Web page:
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Liberty / Allan Drummond.

Drummond, Allan. (Author).
Book Book (2002.)
Description: 1 v. (unpaged) : col. ill. ; 26 cm.
Publisher: New York : Frances Foster Books, 2002.
8 of 8 copies available at NOBLE (All Libraries).
0 current holds with 8 total copies.
Library Location Call Number Status Due Date
Lynn Children's Picture Books j7/ Drummond/Storage (Text to Phone) Available -
Marblehead Children's Picturebook J EASY DRUMMOND (Text to Phone) Available -
Phillips OWHL Children's Collection - Age 4-6 Children's Collection D844L (Text to Phone) Available -
Salem State ERA Education Resource Area Educ. Res. PS 3554 .R74 L5 2002 (Text to Phone) Available -
Saugus Children's Picture Books JUV Picture Book Drummond (Text to Phone) Available -
Saugus Children's Picture Books JUV Picture Book Drummond (Text to Phone) Available -
Swampscott Children's Room Picture Books jP Drummond (Text to Phone) Available -
Winthrop Children's Picture Books Juv Picture Book Drummond, A. (Text to Phone) Available -

  • ISBN: 0374343853 :
  • Edition: 1st ed.
Summary: Describes the unveiling of the Statue of Liberty and its importance as a symbol of freedom.
Citation: Drummond, Allan. "Liberty." New York : Frances Foster Books, 2002.
  • Booklist Reviews : Booklist Monthly Selections - #2 March 2002
    /*Starred Review*/ Ages 6-9. Using a bright, clear palette awash with red, white, and blue, Drummond tells the story of October 28, 1886, the day the Statue of Liberty was first unveiled in New York harbor. A boy, whose name is now lost, is on the ground, ready to signal Bartholdi, the statue's sculptor, to release the tricolor veil that covers the Lady of Liberty's face. It is the boy who describes the scene: the pouring rain; the huge crowd of men (the only women permitted on the island were the sculptor's wife and daughter); and the boatload of suffragists who asked how Liberty could be portrayed as female when women were denied the vote. This is an unusual offering. Drummond takes a kernel of history --a boy chosen to signal the sculptor--and turns it into both a thoughtful lesson and a visual pageant. Scenes of the construction of France's gift to the U.S. are shown in finely wrought, energetic, pen-and-wash images that swirl through the text, offering something new and exciting at every turn of the page. The boy knows what the Lady stands for, too: "Freedom is like a flame we must . . . keep burning bright." ((Reviewed March 15, 2002)) Copyright 2002 Booklist Reviews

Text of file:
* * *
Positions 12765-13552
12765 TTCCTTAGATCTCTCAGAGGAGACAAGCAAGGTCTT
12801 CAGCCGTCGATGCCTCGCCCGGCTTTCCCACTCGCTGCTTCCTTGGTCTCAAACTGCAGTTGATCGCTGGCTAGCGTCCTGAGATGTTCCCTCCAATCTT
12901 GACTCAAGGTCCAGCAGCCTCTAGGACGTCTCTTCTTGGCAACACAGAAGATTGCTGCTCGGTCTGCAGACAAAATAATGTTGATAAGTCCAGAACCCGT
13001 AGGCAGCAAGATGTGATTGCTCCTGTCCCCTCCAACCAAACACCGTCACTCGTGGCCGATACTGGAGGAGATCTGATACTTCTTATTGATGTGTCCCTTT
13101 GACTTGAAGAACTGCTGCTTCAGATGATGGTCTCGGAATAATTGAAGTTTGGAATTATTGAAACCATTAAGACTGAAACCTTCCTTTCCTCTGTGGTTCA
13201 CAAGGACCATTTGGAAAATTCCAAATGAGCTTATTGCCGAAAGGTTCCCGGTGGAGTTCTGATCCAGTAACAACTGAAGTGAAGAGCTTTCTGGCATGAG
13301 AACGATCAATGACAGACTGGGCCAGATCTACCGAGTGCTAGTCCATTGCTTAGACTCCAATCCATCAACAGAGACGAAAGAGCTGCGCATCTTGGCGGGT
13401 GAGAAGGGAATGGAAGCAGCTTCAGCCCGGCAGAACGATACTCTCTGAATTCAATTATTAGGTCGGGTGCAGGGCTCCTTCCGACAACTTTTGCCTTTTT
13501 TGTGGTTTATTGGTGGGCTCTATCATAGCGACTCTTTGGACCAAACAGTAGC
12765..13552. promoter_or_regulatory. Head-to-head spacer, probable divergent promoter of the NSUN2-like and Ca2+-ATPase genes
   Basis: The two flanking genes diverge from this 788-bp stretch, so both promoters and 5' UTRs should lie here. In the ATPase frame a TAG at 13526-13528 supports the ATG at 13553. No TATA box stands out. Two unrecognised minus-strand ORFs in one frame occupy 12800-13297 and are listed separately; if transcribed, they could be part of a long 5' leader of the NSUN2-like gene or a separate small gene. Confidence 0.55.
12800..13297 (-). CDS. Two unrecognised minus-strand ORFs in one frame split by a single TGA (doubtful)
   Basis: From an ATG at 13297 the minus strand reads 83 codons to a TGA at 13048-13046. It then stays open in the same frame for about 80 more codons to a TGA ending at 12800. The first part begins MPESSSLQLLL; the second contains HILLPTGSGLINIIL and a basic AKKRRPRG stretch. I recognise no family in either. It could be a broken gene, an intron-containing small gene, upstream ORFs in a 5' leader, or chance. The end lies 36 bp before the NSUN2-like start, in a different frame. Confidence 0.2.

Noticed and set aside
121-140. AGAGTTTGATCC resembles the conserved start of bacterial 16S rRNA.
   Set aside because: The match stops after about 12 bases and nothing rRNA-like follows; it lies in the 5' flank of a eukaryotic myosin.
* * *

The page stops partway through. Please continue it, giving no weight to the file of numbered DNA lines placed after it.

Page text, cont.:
• Publishers Weekly Reviews : PW Reviews 2002 January #1
    Pen-and-wash illustrations so lively they seem to dance on the page animate a story of the 1886 dedication of the Statue of Liberty. The narrator is the nameless boy given the job of signaling (with a wave of a handkerchief) to Bartholdi to drop his statue's veil and reveal her face to the world for the first time. Drummond (Casey Jones) conveys the mounting excitement of the event itself while presenting a cavalcade of characters and incidents: suffragettes protesting ("How long must we wait for liberty?" they shout), immigrants arriving in the harbor, the construction of the statue in France and its assemblage in New York. After the dedication (breezily imagined as being catalyzed by a sneeze from a French engineer's daughter), Drummond's text and visuals turn to a brief reverie on the meanings and gifts of freedom. "I am free and you are free," he writes, as his hero savors various manifestations of American liberty, "to say what we want and to believe what we want Freedom is like a flame we must all hold high and give to others and keep burning bright all around the world." Buoyed by an effortless visual fluidity and an earnest love of country, this is a civics lesson with staying power. Ages 4-8. (Apr.) Copyright 2001 Cahners Business Information.
  • School Library Journal Reviews : SLJ Reviews 2002 May
    K-Gr 3-On October 28, 1886, the sculptor Frédéric Auguste Bartholdi unveiled his magnificent statue "Liberty Enlightening the World." Legend has it that a boy was supposed to signal Bartholdi, but for some unknown reason, the signal was lost and the rope was pulled prematurely. Drummond uses this snippet of history as the framework for his recounting of this exciting day. Through the eyes of this boy, readers see it all: the pouring rain; the boats full of suffragettes protesting a female Statue of Liberty when they themselves were not allowed to vote; the sea of red, white, and blue flags, both French and American. Drummond is meticulous regarding historical details, right down to the correct name (Magnolia) for the paddle-wheeling ferryboat that took the most esteemed visitors to the island. The bright and busy watercolor illustrations dance with energy and effectively capture both period and mood. At the end of the tale, the author becomes a bit preachy ("We are free-and we must help others to be free-") but this is a minor distraction in an otherwise nicely done book. Paired with Betsy and Giulio Maestro's The Story of the Statue of Liberty (Lothrop, 1986), Liberty! serves as an excellent introduction to one of our national treasures and the spirit it embodies.-Grace Oliff, Ann Blanche Smith School, Hillsdale, NJ Copyright 2002 Cahners Business Information.

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